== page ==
It might last longer in the freezer, but I keep mine in the fridge and get it used reasonably promptly. Even oils in the freezer will go rancid eventually and they're not in plain sight to remind me to use them.
I have not used antioxidants in my lotions and salves. I like to formulate my lotions to use long lived oils such as meadowfoam, jojoba, babassu, coconut, etc. along with short lived oils such as rosehip. That's worked very well to give a decent shelf life to my lotions.
Tocopherol (vitamin E) may be great on the skin and in the body, but I just don't get that warm fuzzy feeling that tocopherol really does much to lengthen the shelf life of oils, especially oils with lots of double carbon bonds. If you read up on oils that have high % of tocopherol, a surprising number have short shelf lives -- wheat germ, walnut oil, canola, grapeseed, regular sunflower, etc.
The problem with antioxidants, including tocopherol, is that too much can be just as bad as not enough -- too much will actually accelerate oxidation. I'm not overly sure that I as a hobbyist am qualified to know what the right amount truly is for a given recipe, so I just don't go there.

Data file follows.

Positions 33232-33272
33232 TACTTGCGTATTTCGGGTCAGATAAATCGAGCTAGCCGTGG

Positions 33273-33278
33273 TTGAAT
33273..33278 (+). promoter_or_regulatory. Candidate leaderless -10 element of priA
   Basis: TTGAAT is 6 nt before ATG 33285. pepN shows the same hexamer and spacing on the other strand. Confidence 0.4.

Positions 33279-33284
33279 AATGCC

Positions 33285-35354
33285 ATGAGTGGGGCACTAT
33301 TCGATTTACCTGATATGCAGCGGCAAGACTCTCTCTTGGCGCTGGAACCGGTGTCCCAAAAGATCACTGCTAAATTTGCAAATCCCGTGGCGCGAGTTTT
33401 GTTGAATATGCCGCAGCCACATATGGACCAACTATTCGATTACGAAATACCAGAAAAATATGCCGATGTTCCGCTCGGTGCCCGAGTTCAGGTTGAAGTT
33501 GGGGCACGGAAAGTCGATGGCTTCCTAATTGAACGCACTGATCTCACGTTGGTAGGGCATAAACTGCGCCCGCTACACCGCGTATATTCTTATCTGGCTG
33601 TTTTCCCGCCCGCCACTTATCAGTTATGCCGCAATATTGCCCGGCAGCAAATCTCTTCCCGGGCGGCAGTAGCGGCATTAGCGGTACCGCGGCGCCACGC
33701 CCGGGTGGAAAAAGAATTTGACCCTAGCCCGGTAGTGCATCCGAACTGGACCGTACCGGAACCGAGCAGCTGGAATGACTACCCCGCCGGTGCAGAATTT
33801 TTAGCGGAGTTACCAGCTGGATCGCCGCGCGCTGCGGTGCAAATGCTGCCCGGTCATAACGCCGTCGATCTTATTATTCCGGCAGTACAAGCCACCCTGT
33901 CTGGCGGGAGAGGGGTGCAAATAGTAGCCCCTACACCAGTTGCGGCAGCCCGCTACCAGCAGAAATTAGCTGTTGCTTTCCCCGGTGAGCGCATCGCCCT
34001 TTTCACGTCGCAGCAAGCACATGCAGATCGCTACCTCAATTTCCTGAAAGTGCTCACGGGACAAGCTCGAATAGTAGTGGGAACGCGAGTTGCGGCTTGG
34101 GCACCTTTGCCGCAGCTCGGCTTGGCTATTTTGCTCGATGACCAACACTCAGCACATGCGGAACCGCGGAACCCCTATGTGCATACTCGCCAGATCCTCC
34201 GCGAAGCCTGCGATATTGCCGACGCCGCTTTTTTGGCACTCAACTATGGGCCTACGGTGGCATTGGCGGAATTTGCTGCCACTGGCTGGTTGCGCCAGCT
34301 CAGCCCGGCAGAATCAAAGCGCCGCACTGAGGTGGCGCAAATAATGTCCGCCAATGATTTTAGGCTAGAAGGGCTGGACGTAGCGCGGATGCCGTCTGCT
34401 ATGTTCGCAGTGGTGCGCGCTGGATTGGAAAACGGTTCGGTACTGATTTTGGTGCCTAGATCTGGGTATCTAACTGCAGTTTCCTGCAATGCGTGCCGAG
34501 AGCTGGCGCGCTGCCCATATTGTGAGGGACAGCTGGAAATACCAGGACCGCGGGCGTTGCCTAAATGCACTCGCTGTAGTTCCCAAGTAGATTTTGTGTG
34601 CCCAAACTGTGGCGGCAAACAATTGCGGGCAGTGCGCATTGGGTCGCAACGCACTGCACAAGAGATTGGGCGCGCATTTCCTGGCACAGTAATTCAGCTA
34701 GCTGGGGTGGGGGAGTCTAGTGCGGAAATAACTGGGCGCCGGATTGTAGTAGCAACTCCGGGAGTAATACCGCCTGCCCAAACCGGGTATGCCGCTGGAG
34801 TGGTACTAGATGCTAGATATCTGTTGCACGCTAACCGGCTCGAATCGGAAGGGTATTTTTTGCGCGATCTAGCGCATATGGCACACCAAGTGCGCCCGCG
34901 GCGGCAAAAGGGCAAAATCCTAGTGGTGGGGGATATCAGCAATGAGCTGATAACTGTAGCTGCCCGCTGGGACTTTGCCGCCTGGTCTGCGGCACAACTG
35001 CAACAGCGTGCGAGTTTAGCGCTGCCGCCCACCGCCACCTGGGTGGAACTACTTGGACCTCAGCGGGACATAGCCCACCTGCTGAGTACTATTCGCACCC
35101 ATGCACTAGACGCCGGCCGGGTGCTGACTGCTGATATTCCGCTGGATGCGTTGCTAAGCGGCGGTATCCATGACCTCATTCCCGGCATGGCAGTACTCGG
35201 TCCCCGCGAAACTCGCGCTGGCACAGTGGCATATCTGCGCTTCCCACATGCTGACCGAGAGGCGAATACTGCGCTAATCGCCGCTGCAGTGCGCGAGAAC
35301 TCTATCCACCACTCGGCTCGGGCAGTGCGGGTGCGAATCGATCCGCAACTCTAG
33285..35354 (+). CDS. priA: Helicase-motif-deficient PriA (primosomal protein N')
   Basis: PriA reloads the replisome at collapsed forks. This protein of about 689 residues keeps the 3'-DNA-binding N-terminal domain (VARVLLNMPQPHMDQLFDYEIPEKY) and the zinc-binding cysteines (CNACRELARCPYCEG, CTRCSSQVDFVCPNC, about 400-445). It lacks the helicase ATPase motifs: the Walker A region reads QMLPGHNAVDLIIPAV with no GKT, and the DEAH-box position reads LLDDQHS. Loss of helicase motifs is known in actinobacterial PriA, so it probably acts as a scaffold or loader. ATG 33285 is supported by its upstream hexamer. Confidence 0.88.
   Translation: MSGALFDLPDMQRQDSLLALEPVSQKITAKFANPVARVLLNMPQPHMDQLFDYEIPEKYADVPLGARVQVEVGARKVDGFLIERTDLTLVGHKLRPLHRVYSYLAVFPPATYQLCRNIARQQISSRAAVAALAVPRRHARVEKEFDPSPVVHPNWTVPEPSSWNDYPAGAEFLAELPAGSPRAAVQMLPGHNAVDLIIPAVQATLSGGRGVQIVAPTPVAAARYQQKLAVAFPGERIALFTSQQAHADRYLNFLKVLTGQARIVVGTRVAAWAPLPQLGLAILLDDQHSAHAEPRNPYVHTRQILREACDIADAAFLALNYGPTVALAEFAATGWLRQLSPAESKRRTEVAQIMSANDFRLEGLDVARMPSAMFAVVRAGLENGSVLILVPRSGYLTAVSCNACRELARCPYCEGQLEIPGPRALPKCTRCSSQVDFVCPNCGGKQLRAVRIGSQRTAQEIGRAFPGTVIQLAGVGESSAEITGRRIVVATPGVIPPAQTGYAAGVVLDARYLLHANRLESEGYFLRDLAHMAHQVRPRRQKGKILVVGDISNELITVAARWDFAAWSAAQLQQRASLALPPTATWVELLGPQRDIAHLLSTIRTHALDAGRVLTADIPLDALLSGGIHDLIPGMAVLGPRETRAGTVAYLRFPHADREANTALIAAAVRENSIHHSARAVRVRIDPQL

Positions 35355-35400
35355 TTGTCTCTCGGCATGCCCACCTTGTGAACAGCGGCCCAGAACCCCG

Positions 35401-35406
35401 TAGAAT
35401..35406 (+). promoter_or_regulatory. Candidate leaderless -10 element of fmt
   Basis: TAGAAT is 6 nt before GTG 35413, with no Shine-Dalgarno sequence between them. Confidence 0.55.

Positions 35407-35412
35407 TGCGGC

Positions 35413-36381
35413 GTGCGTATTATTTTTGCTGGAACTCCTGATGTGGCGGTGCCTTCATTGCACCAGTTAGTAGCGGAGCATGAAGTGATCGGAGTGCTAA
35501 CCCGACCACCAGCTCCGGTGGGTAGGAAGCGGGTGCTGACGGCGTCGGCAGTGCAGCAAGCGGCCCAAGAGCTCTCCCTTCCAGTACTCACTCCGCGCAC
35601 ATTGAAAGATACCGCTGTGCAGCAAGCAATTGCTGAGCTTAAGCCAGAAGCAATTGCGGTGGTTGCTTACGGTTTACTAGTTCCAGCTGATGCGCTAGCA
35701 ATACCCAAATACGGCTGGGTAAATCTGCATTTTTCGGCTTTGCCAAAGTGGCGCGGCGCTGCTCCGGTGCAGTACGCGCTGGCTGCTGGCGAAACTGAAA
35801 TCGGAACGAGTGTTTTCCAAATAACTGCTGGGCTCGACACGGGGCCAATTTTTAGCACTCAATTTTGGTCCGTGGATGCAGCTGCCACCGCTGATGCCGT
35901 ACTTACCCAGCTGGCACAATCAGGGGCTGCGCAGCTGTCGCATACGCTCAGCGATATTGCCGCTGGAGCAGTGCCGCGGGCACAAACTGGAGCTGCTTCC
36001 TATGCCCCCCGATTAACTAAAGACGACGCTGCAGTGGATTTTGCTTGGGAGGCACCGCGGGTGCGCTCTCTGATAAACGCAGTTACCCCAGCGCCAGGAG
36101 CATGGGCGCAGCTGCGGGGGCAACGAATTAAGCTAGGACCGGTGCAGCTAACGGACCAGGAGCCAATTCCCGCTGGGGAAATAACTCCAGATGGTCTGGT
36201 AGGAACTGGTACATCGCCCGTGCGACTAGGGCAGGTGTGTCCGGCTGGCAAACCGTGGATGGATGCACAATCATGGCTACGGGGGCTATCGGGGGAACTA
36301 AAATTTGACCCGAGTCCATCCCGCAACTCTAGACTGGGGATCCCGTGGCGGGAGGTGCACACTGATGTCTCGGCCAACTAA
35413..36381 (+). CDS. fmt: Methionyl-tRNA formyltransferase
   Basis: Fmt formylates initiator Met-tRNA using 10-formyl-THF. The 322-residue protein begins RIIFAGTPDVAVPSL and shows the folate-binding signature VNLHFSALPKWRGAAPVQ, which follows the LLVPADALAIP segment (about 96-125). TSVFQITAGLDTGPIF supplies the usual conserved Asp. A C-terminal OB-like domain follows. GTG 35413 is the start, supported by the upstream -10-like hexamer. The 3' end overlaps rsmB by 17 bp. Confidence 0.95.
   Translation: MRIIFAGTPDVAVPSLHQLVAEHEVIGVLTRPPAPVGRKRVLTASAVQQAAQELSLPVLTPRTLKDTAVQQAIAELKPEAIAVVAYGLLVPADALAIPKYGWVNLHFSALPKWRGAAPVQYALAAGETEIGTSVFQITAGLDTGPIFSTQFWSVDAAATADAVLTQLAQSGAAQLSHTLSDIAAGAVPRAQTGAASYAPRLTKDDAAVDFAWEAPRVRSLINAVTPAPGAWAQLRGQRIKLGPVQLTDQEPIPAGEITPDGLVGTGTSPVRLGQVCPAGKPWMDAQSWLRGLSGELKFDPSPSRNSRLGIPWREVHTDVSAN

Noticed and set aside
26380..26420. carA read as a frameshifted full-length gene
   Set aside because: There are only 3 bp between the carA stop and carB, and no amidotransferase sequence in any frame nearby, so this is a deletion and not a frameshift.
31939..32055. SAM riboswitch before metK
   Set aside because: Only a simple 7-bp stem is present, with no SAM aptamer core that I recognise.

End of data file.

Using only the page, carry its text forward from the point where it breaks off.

As far as how much rosehip to use in a product, I find I don't care for rosehip in high amounts. For awhile I was mixing up a blend of meadowfoam and rosehip for use on my face. I didn't like it nearly as well when the rosehip was higher than about 20% by weight. The rest would have been meadowfoam and a small amount of EOs. It was just too heavy and greasy.
I use it in lotions at 2-4% of the total ingredients. That translates out again to rose hip being about 20% by weight of just the oils alone.
But how much to use is definitely a YMMV situation -- you might love rosehip in much higher %'s than I do, so you'll have to just try it and see. Just make small batches, though, until you have a clue what works for you.